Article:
Well, I’m sorry, I wanted to start a debate on VAT, but even if you think this is boring, please, please read on.
Basically, the rules on VAT for research are changing in the UK. If you want to read the consultation document, it is here.
However, I summarise the key paragraph here:
Examples of how VAT will now apply
1). A charity grant funds University A to carry out some research. The supply
University A makes to the charity is outside the scope of VAT. However,
University A needs to subcontract part of the research to University B. At
present, the supply University B makes to University A is exempt from VAT but
after the exemption is withdrawn it will be taxable (20% VAT). This will not
affect the supply University A makes to the charity which will remain outside
the scope of VAT.
In this scenario, University A’s costs increase by the VAT charged by
All of the UK academic sequencing facilities are in the same boat, and the consensus opinion appears to be that, after August 1st, we will need to start charging VAT on sequencing for academic researchers outside of our own universities.
The VAT of course goes straight back to the treasury.
Let me spell this out to you. Let’s say you have a grant, with a £100k sequencing budget, and you were planning on using an external sequencing provider. On July 31st, you will have £100k to spend. The next day, you will effectively have significantly less, because the price just went up by 20%.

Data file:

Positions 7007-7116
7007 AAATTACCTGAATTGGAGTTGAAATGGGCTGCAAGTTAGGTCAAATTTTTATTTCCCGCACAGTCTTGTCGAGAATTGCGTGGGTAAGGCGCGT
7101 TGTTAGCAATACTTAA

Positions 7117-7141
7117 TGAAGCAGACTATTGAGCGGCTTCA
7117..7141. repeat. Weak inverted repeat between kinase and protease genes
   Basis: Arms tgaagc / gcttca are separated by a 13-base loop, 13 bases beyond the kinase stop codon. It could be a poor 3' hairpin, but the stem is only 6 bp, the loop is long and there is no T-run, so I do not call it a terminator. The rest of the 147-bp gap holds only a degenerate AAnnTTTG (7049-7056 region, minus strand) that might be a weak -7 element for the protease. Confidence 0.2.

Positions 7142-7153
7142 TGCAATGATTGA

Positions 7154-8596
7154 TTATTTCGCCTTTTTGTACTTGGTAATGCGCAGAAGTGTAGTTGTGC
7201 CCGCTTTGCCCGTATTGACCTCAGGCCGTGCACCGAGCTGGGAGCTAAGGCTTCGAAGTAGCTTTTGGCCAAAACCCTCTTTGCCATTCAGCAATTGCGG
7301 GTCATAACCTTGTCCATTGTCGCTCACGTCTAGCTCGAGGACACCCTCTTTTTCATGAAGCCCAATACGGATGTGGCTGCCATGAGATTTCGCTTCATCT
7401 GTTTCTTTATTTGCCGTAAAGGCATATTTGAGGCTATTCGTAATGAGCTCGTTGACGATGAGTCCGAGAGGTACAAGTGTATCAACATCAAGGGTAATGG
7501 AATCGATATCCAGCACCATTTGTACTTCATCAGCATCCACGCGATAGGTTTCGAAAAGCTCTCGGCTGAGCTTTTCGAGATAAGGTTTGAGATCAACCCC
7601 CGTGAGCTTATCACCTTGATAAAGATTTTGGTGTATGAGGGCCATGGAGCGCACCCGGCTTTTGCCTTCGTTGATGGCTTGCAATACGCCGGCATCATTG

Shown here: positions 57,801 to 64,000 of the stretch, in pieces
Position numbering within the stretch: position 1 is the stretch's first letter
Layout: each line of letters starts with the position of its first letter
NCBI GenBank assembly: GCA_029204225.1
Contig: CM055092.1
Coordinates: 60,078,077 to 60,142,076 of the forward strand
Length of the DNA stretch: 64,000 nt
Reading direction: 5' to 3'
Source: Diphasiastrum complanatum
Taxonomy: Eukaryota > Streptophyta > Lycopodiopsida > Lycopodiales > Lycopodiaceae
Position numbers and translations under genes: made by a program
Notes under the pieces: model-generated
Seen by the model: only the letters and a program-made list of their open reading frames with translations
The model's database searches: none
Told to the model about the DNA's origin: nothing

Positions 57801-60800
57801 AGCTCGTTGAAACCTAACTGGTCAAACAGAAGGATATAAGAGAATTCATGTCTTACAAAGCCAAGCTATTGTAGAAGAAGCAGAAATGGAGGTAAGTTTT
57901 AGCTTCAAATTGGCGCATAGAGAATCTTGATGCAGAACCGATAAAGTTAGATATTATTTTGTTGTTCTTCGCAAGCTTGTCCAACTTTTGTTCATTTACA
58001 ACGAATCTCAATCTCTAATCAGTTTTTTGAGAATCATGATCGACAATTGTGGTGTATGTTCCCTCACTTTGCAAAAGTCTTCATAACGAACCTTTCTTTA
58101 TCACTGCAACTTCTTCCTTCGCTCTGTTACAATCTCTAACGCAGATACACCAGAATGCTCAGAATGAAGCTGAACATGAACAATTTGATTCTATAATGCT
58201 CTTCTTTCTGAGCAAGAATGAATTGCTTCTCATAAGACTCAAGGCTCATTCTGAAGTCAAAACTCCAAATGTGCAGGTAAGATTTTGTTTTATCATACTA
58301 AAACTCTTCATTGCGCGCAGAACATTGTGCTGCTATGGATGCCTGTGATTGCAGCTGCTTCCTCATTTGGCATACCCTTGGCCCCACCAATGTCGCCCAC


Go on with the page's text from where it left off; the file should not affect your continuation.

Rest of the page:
It doesn’t matter if you have a VAT exemption certificate. It doesn’t matter if you have a collaboration agreement.
You might think “Oh, well we’ll just use a provider outside of the UK”. If you do that, then youare liable to pay the VAT, direct to the treasury. Which is actually more complicated than paying it direct to the sequencing provider.
Let me say this again – the VAT goes directly back to the treasury. This is effectively a stealth cut in the research budget by the UK government.
Do you know what “public engagement” is? No, really – do you?
It’s not writing press releases; nor is it writing articles in the Guardian, or doing an interview on Radio 4. The key is in the second word: engagement. What is meant by public engagement is actually engaging, in a dialogue, with members of the public. That’s not you telling them something and then thinking the job is done; it’s actually listening to what they have to say and talking to them about their beliefs and opinions and how your research might interact with those beliefs and opinions in some way.